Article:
Outlook of the new Presidency
ONE cannot help but recall Jawaharlal Nehru’s historic speech to his country’s Constituent Assembly in New Delhi on that sweltering mid-August midnight in 1947 as India, the first of British Empire’s non-white dominions to attain full self-government, ushered in her independence: “Long years ago, we made a tryst with destiny; and now the time comes when we shall redeem our pledge, not wholly or in full measure, but very substantially. At the stroke of the midnight hour, when the world sleeps, India will awake to life and freedom. A moment comes, which comes rarely in history, when we step out from the old to the new, when an age ends, and when the soul of a nation, long suppressed, finds utterance.”
The speech comes to mind, not only because of its poignancy to recent events in Nigeria, but also because the problems and challenges that confronted Nehru at the time are not dissimilar, at least in complexity if not scale, to those that now await President-elect Muhammadu Buhari who, after three previous unsuccessful attempts, finally received the nod of the majority of the electorate to step on to the centre stage to play his part in the latest act of the unfolding Nigerian drama. He comes with the mandate to make sense and order out of a most complex, if not chaotic state of affairs, which has roots in a series of misjudgments from the distant past.
The President-elect does not come without certain advantages to his immense task. First, the present popular demand for immediate positive change and action has given him a mandate to shift dramatically the course of Nigerian policy comparable to that enjoyed by President Franklin D. Roosevelt when he assumed office on March 4, 1933, at a time of acute national privation and foreboding that the closing of the banks reinforced, as the economic deterioration worsened during the winter of 1932-1933.
Buhari possesses for the moment the power to innovate such as few Nigerian leaders have ever enjoyed. Second, he brings personal qualities which are certainly rare in the murky waters of Nigerian and African politics. He comes with rare moral rectitude, an austere and disciplined lifestyle, an iron-will, and courage. Third, the APC, which is a broad alliance of political groups, contains the strong and influential presence of elements inspired by, and sharing, some of the political philosophies of revered political leaders such as Aminu Kano and Obafemi Awolowo.
On the other hand, however, there are also certain disconcerting signs which give cause for worry. First, beyond the vague cry of ‘change,’ many thoughtful Nigerians would have searched in vain through most publications for details of Buhari’s overall plans. True, in numerous press statements and interviews, he reiterated his campaign promises in generality encompassing “tackling corruption, improving education, health care, and employment opportunities, etc. But very few know what the generalities might mean.”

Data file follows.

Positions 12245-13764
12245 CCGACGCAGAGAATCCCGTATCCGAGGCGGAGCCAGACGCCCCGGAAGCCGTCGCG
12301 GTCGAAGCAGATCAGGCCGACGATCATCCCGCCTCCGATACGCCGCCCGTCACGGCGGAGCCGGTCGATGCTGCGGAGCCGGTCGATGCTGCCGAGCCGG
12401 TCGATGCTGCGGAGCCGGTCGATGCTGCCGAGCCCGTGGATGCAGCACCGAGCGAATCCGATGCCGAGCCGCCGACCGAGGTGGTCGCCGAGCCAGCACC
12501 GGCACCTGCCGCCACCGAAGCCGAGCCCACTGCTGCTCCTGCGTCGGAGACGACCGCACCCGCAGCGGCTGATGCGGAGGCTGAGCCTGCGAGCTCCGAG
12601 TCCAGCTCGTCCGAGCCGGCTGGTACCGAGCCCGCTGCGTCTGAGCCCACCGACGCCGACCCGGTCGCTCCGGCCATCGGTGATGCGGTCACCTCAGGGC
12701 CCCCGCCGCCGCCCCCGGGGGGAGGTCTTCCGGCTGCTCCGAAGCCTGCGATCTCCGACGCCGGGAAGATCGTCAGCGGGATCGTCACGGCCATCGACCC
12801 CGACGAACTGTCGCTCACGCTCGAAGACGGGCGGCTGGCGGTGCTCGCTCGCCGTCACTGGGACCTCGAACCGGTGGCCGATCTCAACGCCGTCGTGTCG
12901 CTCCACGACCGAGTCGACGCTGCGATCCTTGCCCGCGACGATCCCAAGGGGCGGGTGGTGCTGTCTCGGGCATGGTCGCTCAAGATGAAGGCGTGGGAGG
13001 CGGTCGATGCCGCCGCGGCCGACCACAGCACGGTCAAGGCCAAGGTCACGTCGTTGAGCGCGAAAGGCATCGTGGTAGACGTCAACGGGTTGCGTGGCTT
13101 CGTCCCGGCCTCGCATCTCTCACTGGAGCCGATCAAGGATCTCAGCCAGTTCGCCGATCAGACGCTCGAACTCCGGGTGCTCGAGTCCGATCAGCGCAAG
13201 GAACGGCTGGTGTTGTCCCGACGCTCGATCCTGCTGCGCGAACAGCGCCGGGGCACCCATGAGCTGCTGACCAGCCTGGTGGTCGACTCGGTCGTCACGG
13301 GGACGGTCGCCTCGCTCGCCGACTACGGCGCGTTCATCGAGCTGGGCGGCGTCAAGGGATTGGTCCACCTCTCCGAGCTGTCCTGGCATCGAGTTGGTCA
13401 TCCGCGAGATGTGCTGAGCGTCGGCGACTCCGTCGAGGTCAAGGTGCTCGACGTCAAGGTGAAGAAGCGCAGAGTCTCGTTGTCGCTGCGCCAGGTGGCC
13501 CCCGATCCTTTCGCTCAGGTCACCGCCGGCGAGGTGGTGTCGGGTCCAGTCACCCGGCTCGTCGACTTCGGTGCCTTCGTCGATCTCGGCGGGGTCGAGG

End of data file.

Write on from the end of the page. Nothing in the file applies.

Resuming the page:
Second, circumstances decisively influence outcome: No leader can perform better than the strength or weakness his society allows. Even great nation-builders, such as the celebrated late Lee Kuan Yew, who transformed Singapore from a colonial backwater into a modern city state in a just about a generation, would have been confounded by the perversity of the Nigerian society, and would have struggled to extract better results from it because of its collective shortcomings. Thus, it is possible that Balewa and Obasanjo, for instance, might have shown themselves fairly competent leaders had they led Botswana.
Another cause for considerable concern to many thoughtful, informed, and sober-minded Nigerians, particularly those from the South, is the President-elect and APC’s attitude to the critical question concerning the nature of Nigeria’s federalism. Both are perceived to be rather unenthusiastic about constitutional reforms aimed at recasting our federation into a highly decentralized one – somewhat along the lines of Canada’s federalism (which has successfully and happily united French-speaking Quebec with the English-speaking provinces).
History teaches us that over-centralized federations rarely thrive or survive. Very often such highly centralized federations are overcome by ethnic antagonisms and distrust (that inevitably arise as a result of hegemonic exploitation, manipulation and control by larger and more powerful neighbours) as well as administrative inefficiency (engendered where local leaders are precluded from dealing with local problems in ways dictated by local needs, cultural values, ethos, and desires). Additionally, in the case of Nigeria, excessive centralization has also rendered the national economy vulnerable on account of the over-dependence on the oil and gas resources of the Niger Delta, as the various states are no longer compelled to develop their own economic resources in order to sustain themselves.
As Nehru said in concluding his inspiring speech: “We end today a period of ill-fortune, and India discovers herself again. The achievement we celebrate today is but a step, an opening of opportunity to the greater triumphs and achievements that await us. Are we brave enough and wise enough to grasp this opportunity and accept the challenge of the future?”
This, too, is the responsibility which now rests upon the President-elect and the APC. While no realistic person expects Buhari to transform Nigeria into a First World country during his tenure, it is not unreasonable to hope that the country will, at least, finally be put on the right track as a result of the opportunity created by the undoubtedly right decision of the majority of the electorate to opt for change.
•Ajose-Adeogun lives in Lagos.